on 27 November 2009
Typical of the World series this book is instructive and stuffed full of illustrations mainly black and white,interspersed with some colour plates.Excellent critique by Suzi Gablik and it is well researched and reveals some gems along with the more well known aspects of the artist.Most illuminating is a piece called 'Lifeline' in Appendix II which reveals some fascinating insights into both the artists thinking as well as childhood memories that have influenced him.
Throughout the book we share Magritte's constant questioning of how the viewer looks at works of art. He recognised that there is often a knee jerk reaction on a viewer's part to interpret when there may be no meaning intended on the part of the artist. His work constantly questions the location of the visual field. Is the outside world an extension of the individual's inner world? What then does the painting really represent? What creates an object and what gives it meaning? These questions are at the root of the absurd relationships he sets up with seemingly unrelated objects in his paintings.But we learn in fact the often surreal associations that they suggest on deeper levels. In essence Magritte's work deeply questions how the individual creates the world,both inner and outer.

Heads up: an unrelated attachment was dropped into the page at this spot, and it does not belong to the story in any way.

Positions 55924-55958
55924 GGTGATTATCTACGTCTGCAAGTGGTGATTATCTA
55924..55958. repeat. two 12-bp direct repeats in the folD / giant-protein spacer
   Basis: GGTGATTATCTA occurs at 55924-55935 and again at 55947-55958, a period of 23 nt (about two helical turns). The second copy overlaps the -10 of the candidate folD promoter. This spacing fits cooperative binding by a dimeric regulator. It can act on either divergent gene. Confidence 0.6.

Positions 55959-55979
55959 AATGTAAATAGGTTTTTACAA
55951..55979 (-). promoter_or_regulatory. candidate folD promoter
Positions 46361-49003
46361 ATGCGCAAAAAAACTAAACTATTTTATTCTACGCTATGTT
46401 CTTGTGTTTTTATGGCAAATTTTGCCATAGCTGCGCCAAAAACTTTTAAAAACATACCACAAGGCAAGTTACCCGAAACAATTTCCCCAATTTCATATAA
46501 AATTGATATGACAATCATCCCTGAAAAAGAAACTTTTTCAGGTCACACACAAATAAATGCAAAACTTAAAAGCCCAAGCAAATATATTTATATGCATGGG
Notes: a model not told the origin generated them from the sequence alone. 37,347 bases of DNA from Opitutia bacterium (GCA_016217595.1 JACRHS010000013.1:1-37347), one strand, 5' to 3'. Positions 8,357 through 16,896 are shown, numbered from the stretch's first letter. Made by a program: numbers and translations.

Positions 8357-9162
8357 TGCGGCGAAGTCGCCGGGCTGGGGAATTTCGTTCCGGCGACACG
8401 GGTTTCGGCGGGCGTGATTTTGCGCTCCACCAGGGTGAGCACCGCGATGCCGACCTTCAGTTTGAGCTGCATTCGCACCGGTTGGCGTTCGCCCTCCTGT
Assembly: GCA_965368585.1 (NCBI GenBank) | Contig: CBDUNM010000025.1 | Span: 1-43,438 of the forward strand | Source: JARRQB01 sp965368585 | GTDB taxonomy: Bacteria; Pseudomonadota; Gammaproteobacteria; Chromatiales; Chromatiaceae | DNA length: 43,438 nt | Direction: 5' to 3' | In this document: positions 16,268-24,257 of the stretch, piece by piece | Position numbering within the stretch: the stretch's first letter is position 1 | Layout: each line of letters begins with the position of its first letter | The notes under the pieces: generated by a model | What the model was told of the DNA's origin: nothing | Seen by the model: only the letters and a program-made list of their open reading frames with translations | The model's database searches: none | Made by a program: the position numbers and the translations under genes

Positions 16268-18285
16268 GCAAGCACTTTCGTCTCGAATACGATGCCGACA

A must read for anyone who has wanted to know more about where Magritte was coming from. Ideal for the layman and art historian alike.